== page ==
In truth, Oscar voters probably liked Field no less in 1994 than they did in 1984. Rather, her campaign fell victim to a) a Best Supporting Actress race that was unusually splintered beyond one insurmountable frontrunner, and b) her own co-star, Robin Wright. If Field had the advantage of being the lovable Academy vet, Wright had the equally attractive ingenue narrative going for her, not to mention the more fine-tuned performance in the closest thing "Forrest Gump" has to a genuine character arc -- which is to say, her Jenny resembles a woman of actual agency before the script sanctimoniously kills her off as a punishment for making risky, independent decisions. (Okay, I'll save my laundry list of objections to "Forrest Gump" for another day.)

Both "Gump" women made a good case to the Academy, yet early warning bells rang in the Field camp when the Globes nominated only Wright. The Screen Actors' Guild, in the inaugural year of their awards, found room for Wright and Field, though they weren't yet the significant precursor they've since grown into -- and were particularly parochial in their early years when it came to American contenders. (A month or so after the Oscars, meanwhile, BAFTA evened out the scales by nominating Field alone.) 

Beyond "Pulp Fiction" breakout Uma Thurman and "Bullets Over Broadway"'s unbeatable Dianne Wiest, however, there were no consensus contenders: the Globes opted for Kirsten Dunst in "Interview With the Vampire" (good call) and Sophia Loren in "Pret-a-Porter" (er, not so much), while SAG favored Jamie Lee Curtis in "True Lies," whom the Globes had honored as a lead. 

The general lack of evident commitment should have made it relatively easy for both Wright and Field to score with the Academy, which would have brought "Gump" -- and here's a sobering thought -- a record-breaking haul of 15 nominations. Instead, whether their fanbases were split or simply not ardent enough in the first place, they cancelled each other out. Instead, the Academy surprised pretty much everyone with a trio of nominees who had scarcely shown up anywhere in the precursors.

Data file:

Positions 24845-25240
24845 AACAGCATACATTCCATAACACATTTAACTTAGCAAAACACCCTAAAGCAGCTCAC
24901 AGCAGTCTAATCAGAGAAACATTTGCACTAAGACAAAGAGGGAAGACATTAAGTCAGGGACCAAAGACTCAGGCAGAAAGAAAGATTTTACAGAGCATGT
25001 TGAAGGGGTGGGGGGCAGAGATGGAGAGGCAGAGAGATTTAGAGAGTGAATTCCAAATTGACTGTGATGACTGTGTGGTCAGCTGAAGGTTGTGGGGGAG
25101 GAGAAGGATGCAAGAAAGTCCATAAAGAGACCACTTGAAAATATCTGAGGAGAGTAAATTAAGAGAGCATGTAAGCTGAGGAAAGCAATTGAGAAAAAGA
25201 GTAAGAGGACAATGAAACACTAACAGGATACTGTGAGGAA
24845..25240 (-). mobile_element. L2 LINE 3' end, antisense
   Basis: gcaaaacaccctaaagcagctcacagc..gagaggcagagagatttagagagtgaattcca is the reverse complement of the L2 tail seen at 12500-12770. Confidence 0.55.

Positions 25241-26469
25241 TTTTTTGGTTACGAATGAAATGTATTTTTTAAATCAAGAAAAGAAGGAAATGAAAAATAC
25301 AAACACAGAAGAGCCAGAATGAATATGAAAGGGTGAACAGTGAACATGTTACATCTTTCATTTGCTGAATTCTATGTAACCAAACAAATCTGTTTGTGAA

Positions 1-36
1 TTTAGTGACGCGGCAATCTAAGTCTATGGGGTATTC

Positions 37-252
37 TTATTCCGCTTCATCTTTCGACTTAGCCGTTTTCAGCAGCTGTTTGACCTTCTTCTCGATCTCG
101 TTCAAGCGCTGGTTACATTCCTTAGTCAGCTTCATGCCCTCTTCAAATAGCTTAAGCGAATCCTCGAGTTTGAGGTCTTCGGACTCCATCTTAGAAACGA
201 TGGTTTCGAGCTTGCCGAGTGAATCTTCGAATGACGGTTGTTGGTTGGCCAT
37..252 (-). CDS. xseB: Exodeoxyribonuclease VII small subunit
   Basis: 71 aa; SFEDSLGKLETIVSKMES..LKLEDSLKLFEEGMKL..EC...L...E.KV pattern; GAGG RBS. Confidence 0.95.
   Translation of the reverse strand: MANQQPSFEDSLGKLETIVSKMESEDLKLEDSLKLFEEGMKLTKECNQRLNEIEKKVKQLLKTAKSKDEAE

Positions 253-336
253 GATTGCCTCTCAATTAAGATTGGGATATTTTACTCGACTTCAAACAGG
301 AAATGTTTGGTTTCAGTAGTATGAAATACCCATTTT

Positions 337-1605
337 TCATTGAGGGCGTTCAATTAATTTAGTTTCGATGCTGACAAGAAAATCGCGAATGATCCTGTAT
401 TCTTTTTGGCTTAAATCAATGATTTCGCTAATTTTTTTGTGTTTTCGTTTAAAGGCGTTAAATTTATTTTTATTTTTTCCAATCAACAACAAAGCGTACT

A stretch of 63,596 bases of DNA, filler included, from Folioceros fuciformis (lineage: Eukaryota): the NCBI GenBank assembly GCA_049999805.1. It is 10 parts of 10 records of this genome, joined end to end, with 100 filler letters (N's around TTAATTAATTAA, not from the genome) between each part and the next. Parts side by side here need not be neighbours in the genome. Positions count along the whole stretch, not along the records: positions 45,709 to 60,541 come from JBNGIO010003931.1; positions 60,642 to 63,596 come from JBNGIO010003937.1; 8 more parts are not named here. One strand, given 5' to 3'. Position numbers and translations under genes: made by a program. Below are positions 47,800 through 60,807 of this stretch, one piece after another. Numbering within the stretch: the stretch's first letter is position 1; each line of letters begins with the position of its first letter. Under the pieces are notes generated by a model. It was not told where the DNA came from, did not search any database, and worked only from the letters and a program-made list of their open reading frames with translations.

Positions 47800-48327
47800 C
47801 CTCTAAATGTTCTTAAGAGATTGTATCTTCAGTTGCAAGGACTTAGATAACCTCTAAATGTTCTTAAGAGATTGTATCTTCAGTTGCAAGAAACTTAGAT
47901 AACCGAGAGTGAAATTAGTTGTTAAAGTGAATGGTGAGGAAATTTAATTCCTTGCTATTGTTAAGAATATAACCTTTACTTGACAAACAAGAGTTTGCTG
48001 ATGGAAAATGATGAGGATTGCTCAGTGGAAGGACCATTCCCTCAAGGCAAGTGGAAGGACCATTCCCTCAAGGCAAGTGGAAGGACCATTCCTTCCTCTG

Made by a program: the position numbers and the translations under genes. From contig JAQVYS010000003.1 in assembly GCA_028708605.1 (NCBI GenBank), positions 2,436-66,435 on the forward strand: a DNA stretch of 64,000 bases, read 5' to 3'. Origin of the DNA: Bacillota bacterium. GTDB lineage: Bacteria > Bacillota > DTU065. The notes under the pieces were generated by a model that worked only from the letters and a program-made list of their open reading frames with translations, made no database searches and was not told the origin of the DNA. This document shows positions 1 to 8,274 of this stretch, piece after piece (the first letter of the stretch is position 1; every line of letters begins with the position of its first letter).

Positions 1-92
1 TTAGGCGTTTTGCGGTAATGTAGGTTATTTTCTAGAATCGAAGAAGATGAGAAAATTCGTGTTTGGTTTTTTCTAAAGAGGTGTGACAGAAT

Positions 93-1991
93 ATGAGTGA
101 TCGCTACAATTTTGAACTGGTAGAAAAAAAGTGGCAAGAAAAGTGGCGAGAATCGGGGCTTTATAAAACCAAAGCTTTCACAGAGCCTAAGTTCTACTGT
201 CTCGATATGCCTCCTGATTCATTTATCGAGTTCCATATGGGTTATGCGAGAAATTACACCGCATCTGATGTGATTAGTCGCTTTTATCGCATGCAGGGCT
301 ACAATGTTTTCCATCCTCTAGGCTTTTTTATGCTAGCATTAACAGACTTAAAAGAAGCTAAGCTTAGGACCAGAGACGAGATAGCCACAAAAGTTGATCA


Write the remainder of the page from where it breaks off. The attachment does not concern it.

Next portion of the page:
Two of them, as if in reply to SAG's list, were Brits: Cannes winner Helen Mirren notched up her first Oscar appearance for "The Madness of King George," while veteran Rosemary Harris snuck in for the little-seen "Tom & Viv." Rounding out the category was Jennifer Tilly, riding a bigger-than-expected wave of enthusiasm for "Bullets Over Broadway" -- if only in that one category, Woody Allen's period bauble handily trumped the Best Picture juggernaut. 

Most are expecting Field will belatedly pick up her first supporting nomination in January -- but should she miss out for another baity role in a hefty Best Picture contender, it wouldn't be the first time. Field's missing nod for "Forrest Gump" is as clear a reminder as any that sometimes even the most cast-iron Oscar vehicles can get passed over in startlingly obvious places. Remember "The Return of the King" failing to score a Best Cinematography nod? (It would surely have won a record-breaking 12th Oscar had the lensers' branch let it through.) Or when "Brokeback Mountain" was slapped with that tell-tale snub for Best Film Editing? Some phantom nominations have a more haunting effect than others.

What nominations do you always incorrectly remember? Share them in the comments.